Hi everyone,

I am new to Java. I am taking a Java programming course and I am having some difficulty. My professor said I should seperate my class that stores employee information and calculates pay from the class that contains my main method. How do I do that? I understand what the professor is saying and I understand how to create the classes but I am confused on where exactly how to do this. I am going to post some of my code, I know that the employee information class needs to be seperated somewhere in the section of code that I am posting but unsure as to where.

public class Payrollprogram

{
   // main method begin program execution
    public static void main( String args[] )
      {
        // scanner to obtain user input 
        Scanner input = new Scanner( System.in );
      }

    private String employeeName; //name of employee
   
    //constructor to initialize employeeName
    public Payrollprogram( String name )

      {
        employeeName = name; //initializes employeeName
      } //end constructor
   
   // method to set employee name
   public void setEmployeeName( String name )
     {
       employeeName = name;
     }// end method setEmployeeName
   
   // method to retrieve employee name
   public String getEmployeeName()
     {
       return employeeName; 
     } // end method getEmployeeName

   //display welcome message for user
   public void displayMessage()
}

This is not all of my code but I closed it so that everyone would know that was not the problem.
I have worked on it since my professor last saw it but I'm not sure I fixed the problem he said I was having. Any feed back would be greatly appreciated. I hope I posted the code correctly according to the rules. Thank you.

Sincerely,

ok, what you need to do, is to split them up. keep the main method in Payrollprogram and then everything to do with the details of a client, you keep in a different class.

to then access the clients, you'll do exactly the same thing as you were doing. i'm assuming you havn't done packages yet, so don't worry about that.

you'll probably end up with a class that runs the program, a class that creates a client and then maybe a class that works out the client's pay and so on.

splitting them up makes it easier to find find the problem when something isn't working.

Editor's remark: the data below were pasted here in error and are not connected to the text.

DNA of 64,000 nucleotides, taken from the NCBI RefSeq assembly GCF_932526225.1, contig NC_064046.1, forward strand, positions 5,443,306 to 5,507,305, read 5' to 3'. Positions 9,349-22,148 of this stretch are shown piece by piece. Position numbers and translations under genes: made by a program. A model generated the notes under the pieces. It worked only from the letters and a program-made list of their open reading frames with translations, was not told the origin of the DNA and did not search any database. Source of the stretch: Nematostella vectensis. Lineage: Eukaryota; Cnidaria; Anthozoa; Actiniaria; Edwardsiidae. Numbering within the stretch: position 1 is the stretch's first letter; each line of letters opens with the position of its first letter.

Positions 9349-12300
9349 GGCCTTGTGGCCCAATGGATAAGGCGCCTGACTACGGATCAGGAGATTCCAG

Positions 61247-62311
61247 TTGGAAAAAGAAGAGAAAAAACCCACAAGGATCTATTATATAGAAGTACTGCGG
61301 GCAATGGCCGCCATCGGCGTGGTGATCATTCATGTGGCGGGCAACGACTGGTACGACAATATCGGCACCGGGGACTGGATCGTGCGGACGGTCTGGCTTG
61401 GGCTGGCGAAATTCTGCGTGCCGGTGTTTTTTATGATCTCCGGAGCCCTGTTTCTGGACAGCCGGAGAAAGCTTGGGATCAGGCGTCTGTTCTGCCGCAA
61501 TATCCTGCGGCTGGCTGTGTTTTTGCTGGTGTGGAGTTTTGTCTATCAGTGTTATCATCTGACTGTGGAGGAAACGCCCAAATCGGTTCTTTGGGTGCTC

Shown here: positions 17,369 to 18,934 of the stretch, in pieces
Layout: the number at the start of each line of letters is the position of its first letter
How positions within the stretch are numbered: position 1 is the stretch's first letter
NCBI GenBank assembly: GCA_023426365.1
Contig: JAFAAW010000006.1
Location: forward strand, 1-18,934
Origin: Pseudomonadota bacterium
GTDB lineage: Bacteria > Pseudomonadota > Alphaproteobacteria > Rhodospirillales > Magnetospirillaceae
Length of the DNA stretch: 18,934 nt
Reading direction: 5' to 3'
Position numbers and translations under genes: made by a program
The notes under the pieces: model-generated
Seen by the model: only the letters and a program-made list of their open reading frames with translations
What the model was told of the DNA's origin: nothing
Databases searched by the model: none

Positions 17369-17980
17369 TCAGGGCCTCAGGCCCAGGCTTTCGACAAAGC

ok, what you need to do, is to split them up. keep the main method in Payrollprogram and then everything to do with the details of a client, you keep in a different class.

to then access the clients, you'll do exactly the same thing as you were doing. i'm assuming you havn't done packages yet, so don't worry about that.

you'll probably end up with a class that runs the program, a class that creates a client and then maybe a class that works out the client's pay and so on.

splitting them up makes it easier to find find the problem when something isn't working.

Ok. Thank you. So how do I do that? As you can see, I have:

<private String employeeName;>

That belongs in the Payroll class, correct?

Sincerely,

No, it would go in an Employee class, which would contain all of the data pertaining to a particular employee.

The payroll program works with employees, but is not itself an employee. Class design is an exercise in separation of responsibilities.

Ok, so only this goes in payroll class:

<// main method begin program execution
    public static void main( String args[] )
      {
        // scanner to obtain user input 
        Scanner input = new Scanner( System.in );
      }

And this goes in the employee class:

private String employeeName; //name of employee
   
    //constructor to initialize employeeName
    public Payrollprogram( String name )

      {
        employeeName = name; //initializes employeeName
      } //end constructor
   
   // method to set employee name
   public void setEmployeeName( String name )
     {
       employeeName = name;
     }// end method setEmployeeName
   
   // method to retrieve employee name
   public String getEmployeeName()
     {
       return employeeName; 
     } // end method getEmployeeName

   //display welcome message for user
   public void displayMessage()
     {
       System.out.printf( "Welcome to payroll program for\n%s!\n\n",
        getEmployeeName() );
     } // end displayMessage method

   {
   System.out.println( "Enter employee name: " );
   }

     {
       employeeName = input.nextLine();
       while (employee.equals(""))
       {
         System.out.print( "Enter proper employee name: " );
         employee = Input.readString();
         // continue
       }

       if(employee==stop)
          {
            System.exit();
          }
       }

Is this right?

Well, go through each of those methods and ask yourself, "Does this data or action apply to one and exactly one particular employee?". If it does, it goes there. If it doesn't then it goes in some other class that manages that particular functionality.

What about when dealing with more than one employee? Does each employee need its own class?

No, each employee is it's own instance. The class is just a template for that instance. All Employee objects would have the same property fields, but the values of those properties are different for each employee.

After reviewing the site that you suggested and rereading your posts it made more sense. Of all the times I looked over that site I somehow missed that part of it, I guess that's why I was so confused.Thank you Ezzaral. Have a good day.

Sincerely,

anyone please tell me how to find Krishnamurti number in java??

Start a new thread and what is a Krishnamurti number? Do you know and you just want the java code? If not try searching the net for the definition of Krishnamurti number

This question has already been answered. Start a new discussion instead.